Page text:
27 October 2011
When I read and grade college papers--and I have now graded over 10,000 of them in my career--I find myself making some of the same points over and over again. This suggests there might be some use in making some of these tips public.
1. Address fewer points. Do not think you must write every thought that occurred to you. It makes your writing cluttered and your discussion superficial. Examine the few points you do make thoroughly.
2. Do not try to impress your reader with your writing. Strive for clear, concise, and plain writing. Impress your reader instead with the quality of your thought. (This is similar to advice I give to students writing essays for college applications: Do not tell me how smart you are; show me how smart you are. Raise an interesting but difficult issue, and puzzle your way through it. That is impressive; telling me how many important issues you are aware of and how brilliant you are at discussing them is not.)
3. If you are writing a paper, then write a paper. Do not write as if this were an e-mail, a text message, a personal correspondence, a blog post, or a personal conversation. That means no slang, no abbreviations, no asides, no contractions, no unexplained allusions, no inside jokes, no sarcasm. There are increasingly few opportunities in life to write formally. This, however, is one of them; treat it as such.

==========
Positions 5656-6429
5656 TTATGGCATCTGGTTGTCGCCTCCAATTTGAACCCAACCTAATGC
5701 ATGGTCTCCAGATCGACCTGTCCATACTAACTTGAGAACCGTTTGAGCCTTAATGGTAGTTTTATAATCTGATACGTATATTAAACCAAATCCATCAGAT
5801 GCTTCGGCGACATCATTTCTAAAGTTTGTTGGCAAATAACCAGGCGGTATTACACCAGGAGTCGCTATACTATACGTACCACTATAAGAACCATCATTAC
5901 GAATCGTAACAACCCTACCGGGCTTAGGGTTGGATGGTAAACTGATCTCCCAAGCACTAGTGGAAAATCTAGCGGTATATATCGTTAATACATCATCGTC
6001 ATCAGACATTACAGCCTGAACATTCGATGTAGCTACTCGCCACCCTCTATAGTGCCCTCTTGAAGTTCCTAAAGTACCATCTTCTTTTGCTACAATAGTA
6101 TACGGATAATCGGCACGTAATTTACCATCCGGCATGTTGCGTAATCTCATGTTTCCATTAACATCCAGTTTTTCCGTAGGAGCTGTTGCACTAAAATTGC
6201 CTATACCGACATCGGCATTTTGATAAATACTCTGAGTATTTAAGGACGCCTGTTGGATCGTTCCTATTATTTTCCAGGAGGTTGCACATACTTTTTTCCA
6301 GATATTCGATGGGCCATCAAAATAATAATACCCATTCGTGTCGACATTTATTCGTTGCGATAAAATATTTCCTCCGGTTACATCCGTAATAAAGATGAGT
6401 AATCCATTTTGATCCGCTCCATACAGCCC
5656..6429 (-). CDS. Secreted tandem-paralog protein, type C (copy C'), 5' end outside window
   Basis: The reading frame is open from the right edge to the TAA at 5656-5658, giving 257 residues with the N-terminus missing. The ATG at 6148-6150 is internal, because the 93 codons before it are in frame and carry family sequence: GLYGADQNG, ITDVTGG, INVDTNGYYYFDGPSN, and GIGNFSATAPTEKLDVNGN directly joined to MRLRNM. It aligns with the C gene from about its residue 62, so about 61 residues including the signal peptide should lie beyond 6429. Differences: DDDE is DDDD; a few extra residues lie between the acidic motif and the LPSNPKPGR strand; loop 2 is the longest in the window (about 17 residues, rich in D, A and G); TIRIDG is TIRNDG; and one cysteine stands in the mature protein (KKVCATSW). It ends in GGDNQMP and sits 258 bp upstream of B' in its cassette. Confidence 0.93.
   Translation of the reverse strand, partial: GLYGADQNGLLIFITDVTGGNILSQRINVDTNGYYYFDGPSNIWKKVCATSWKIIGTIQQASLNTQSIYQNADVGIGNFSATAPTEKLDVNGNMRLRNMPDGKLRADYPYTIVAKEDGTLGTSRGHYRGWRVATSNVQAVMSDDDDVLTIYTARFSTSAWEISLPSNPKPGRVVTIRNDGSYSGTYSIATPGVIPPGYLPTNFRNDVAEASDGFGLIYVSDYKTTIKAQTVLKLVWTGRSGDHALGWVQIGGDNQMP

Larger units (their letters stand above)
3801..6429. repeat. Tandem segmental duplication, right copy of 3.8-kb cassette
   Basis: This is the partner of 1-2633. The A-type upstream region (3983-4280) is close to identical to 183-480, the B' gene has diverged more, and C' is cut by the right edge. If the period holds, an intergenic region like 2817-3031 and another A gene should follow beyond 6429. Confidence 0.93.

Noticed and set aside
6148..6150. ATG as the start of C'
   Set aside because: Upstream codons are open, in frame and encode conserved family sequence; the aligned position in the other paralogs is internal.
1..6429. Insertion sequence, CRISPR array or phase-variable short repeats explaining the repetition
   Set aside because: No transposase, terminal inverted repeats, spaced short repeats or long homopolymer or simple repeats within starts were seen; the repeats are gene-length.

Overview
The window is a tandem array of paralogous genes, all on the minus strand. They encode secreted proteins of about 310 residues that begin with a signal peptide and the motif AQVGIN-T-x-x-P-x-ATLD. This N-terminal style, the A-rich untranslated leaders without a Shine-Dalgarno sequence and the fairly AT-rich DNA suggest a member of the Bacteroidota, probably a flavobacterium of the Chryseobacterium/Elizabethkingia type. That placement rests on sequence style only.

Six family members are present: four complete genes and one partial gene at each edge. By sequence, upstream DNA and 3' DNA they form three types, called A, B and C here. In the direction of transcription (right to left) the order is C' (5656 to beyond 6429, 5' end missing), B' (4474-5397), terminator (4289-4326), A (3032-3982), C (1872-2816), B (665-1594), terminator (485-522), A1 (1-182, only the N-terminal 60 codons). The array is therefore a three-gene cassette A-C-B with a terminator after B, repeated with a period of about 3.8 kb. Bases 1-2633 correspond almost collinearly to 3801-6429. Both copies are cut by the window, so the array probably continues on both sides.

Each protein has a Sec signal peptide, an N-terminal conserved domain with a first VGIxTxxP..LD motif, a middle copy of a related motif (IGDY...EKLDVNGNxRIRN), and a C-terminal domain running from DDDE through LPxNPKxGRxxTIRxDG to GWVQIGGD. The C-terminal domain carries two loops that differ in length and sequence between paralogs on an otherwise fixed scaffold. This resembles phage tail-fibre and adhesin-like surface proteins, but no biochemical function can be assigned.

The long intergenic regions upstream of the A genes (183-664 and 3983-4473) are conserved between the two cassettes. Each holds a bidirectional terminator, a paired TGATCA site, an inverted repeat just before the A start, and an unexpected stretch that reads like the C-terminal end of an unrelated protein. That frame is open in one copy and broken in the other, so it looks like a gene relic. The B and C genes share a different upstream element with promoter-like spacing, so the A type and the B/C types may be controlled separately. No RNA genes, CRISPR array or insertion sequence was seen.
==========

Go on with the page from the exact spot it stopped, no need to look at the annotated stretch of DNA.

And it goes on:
4. Explain yourself. Strive to make yourself understood. Do not affect an airy pretense to profundity, and, unless you are writing poetry, avoid the use of poetry, metaphors, and rhetorical constructions. If you use a metaphor, explain its literal meaning. If you raise a rhetorical question, answer it. If you introduce a term, define it. Do not assume your reader 'knows what you mean' or 'sees what you are getting at': explain exactly what you mean so that there is no ambiguity and your reader does not have to guess.
5. Omit needless words. Avoid repetition, avoid wordiness, and do not use five words when three will do.
6. Dress appropriately. Use a language, a construction, and a voice that are appropriate to the subject and setting. This means knowing your audience, but it also means respecting the enterprise: respect your reader's intellect, respect the subject and the medium, and respect yourself. Neither condescend nor flatter; neither mock nor pretend nor pose.
7. Get serious. Do not waste your reader's time with long introductions, with stories and needless anecdotes, with silliness, or with filler. Our time is valuable, our subject serious. Write, therefore, with a purpose and maturity that demonstrate you understand that.
8. Revise. Do not ever turn in a first draft. Revise, revise, and then revise again.